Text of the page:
The Rush Of Being A Retail CTO

by Julia Fernandes    Aug 18, 2004

CIOs lack the business mindset that is so crucial to survive and rise above the crowd in today’s dynamic changing business and technology environment, feels Unni Krishnan T.M., Chief Technology Officer, solutions and technology team, Shopper’s Stop.

In a candid interview with CXOtoday, the soft spoken and reticent Krishnan shared some of the typical concerns and issues faced specifically in the retail industry, while also speaking about the popular retail major’s IT interests.

Krishnan first began by speaking about the inherent challenges a CIO faces in the retail industry. Says Krishnan, “In the retail industry every transaction and each customer experience matters a lot. At any given time we have to ensure that a hundred to a thousand merchandise is available in stock and in season. And it is here, that IT essays a key role in ensuring profit maximization.”

Exemplifying his view hypothetically, he continued, “For e.g., in the case of a manufacturing industry, the margin between a dealer and a manufacturer for a car that costs Rs five lakhs would fluctuate between Rs 50,000 to Rs one lakh. However, in the retail industry, for every sale of Rs 100 on a single product, the margin is razor thin.”

“Moreover, the transaction volume as compared to a manufacturing industry is phenomenonal,” stated Krishnan.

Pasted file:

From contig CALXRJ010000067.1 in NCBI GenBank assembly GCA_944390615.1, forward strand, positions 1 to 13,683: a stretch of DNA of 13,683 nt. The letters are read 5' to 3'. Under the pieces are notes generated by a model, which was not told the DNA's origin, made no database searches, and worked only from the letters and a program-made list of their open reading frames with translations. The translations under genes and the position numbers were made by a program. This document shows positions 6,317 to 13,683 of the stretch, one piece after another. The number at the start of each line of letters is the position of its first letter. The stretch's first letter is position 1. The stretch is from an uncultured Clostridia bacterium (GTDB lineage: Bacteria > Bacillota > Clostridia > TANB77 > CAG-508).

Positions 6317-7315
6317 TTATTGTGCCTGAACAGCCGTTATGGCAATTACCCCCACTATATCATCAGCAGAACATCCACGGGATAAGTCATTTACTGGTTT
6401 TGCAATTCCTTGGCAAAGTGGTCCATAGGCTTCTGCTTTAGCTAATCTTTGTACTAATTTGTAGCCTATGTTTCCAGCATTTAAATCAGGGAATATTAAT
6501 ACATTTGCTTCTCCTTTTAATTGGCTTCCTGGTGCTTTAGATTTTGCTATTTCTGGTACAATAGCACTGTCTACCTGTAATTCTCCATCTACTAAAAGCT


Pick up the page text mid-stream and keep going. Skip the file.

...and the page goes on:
Outlining the qualities every CIO should possess, Krishnan felt that CIOs should develop and sharpen their business acumen. Additionally, they should be able to grasp and understand how business processes are related to the application of any technology in any part of the world. “CIOs severely lack a business mindset; being too technology focused can prove to be a hindrance, if CIOs fail to adequately grasp the finer nuances of an evolving business environment,” claims Krishnan.

The Raheja-group promoted Shoppers Stop has to its credit 15 stores spread across nine cities in India. Talking about the company’s IT focus, Krishnan disclosed, “Our current aim is to utilize and scale our existing applications to newer areas and functions.”

Revealing the retail company’s well-knit technology structure, Krishnan stated that the company has in place a retail ERP solution from JD Armstrong (JDA) that resides on IBM servers running AS/400 and a DB2 database.

The JDA, which caters to two vital functions: buying and merchandising, also interfaces with a B2B portal, that fulfills the information needs of their supply chain partners. Developed by Siemens, the portal also talks to Oracle 11i, through bridges developed in-house. “JDA enables us to manage our entire supply chain in an integrated manner on all our enterprise applications,” affirmed Krishnan.

Surprisingly, the company uses an adventurous mix of varied operating systems right from IBM and Linux down to the entire Windows family.

Remarked Krishnan, “Our IT team is trained to adopt a very focused approach. We first identify and analyze the business problem, followed by evaluation of the right solution. Finally, we marry the right technology with the areas of concern. So, despite the fact that we run multiple operating systems, it has been smooth and harmonious.”

Krishnan raised a very genuine concern on Linux. He felt that India is losing out in the Linux race as compared to the developed world. According to him, the industry is not doing sufficient work for promotion of Linux locally. “Linux lacks the critical mass appeal, due to shortage of resources in our country,” he concluded.

Tags: Retail